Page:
Wednesday, August 8, 2012

The media world frets about declining newsstand sales for magazines and down play gains seen in digital editions

The numbers that came out of the Audit Bureau of Circulations (ABC) certainly grabbed the attention of many media watchers: newsstand sales of magazine titles fell nearly ten percent, though overall the report was not nearly so bad (circulation overall was essentially flat).

While the New York Post headline Keith Kelly's story Newsstand nightmare, his story blandly recounted the numbers: total paid subscriptions grew one percent to 260 million, not really too bad considering the state of the economy.

Most reports failed to even mention the loss of newsstands across the country. The collapse of Borders, one of the largest sellers of magazines in many communities, has already been relegated to the history books, despite the fact that many stores are still seen, sad and empty, on street corners across the country.

For paidContent.org, the story was that digital replica editions only make "a tiny sliver" of total magazine sales. The absurd headline takes the only good news from the ABC reports and turns it on its head: 5.4 million digital editions were counted in this report compared to just 2 million in the last – and this figure only reflects the 258 magazines that are now reporting their digital numbers according to ABC rules.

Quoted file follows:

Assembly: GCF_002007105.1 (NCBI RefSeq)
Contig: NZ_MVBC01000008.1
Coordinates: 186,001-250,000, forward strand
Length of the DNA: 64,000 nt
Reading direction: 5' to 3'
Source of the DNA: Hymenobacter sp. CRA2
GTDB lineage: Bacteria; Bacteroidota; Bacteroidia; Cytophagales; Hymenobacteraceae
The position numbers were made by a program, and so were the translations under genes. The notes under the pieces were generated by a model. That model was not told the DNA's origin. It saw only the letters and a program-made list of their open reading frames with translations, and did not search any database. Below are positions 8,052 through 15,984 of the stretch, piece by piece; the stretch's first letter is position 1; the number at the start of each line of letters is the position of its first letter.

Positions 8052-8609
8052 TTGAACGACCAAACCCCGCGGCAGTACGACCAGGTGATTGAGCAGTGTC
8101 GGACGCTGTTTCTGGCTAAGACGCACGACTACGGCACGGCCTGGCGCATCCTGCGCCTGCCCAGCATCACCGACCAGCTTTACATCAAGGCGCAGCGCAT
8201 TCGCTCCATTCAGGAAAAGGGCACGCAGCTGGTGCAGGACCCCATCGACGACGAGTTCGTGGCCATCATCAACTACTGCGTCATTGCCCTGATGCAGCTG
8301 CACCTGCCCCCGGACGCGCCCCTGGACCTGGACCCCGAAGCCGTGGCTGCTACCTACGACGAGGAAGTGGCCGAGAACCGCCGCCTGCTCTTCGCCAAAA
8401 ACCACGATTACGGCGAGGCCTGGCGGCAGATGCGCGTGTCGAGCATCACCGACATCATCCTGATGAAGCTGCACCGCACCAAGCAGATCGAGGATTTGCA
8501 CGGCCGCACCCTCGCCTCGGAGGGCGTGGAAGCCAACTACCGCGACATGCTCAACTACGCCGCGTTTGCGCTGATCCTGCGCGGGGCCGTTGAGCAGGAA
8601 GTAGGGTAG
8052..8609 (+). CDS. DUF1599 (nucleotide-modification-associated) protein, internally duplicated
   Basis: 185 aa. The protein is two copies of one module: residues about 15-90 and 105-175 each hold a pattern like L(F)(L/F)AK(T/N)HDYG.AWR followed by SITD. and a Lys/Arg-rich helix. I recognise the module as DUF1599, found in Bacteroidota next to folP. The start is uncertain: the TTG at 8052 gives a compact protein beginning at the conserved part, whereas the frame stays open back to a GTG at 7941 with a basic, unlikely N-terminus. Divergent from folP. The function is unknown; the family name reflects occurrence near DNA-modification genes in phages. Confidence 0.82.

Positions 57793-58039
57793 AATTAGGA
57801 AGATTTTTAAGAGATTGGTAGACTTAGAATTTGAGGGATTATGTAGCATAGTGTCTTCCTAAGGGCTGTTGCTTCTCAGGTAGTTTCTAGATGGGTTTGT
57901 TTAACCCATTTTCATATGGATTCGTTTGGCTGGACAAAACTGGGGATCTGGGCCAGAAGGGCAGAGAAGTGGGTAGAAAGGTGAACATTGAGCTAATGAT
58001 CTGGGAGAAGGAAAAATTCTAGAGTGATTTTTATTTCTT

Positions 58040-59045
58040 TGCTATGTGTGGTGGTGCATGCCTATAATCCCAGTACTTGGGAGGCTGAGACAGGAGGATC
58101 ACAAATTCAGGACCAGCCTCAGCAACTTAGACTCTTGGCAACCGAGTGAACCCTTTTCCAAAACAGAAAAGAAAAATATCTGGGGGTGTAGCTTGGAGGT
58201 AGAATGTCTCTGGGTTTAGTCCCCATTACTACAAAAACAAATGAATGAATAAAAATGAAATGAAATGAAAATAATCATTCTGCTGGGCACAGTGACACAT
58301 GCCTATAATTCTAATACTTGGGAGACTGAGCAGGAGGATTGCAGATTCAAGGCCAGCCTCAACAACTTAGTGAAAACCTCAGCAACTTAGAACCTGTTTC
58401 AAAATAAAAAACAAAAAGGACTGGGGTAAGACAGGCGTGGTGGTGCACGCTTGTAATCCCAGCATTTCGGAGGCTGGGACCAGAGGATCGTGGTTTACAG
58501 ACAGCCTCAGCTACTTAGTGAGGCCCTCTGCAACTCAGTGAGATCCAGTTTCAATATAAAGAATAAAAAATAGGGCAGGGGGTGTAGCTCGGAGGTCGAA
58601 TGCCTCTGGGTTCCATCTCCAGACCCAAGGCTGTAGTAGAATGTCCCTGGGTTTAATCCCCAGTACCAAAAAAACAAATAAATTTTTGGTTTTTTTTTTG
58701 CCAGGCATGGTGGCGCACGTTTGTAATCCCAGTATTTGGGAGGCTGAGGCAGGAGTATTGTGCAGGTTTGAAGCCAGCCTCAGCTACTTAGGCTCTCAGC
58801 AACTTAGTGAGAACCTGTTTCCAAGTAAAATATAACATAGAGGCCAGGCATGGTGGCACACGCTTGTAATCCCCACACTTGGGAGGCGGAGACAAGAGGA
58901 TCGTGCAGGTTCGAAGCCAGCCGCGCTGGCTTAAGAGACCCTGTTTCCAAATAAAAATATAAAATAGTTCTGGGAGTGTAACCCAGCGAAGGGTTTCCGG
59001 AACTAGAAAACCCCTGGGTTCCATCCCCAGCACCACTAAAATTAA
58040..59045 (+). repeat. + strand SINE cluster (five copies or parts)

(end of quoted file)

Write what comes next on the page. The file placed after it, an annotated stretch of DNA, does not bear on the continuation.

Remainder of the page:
Missing from the list of top magazines selling digital replica editions was any magazines from Time Inc. which only recently began selling subscriptions inside the Apple Newsstand. But the top listed magazines did show impressive digital sales with Game Informer Magazine leading all magazines in reporting digital replica sales (over 1.2 million), while more traditional best sellers like Maxim, Cosmopolitan and National Geographic are at the top of the list, as well.

It should be noted that each of the top digital sellers are located in the Apple Newsstand and are selling subscriptions through their apps – going against the advice offered by many leading media gurus who advised publishers to avoid working with Apple.

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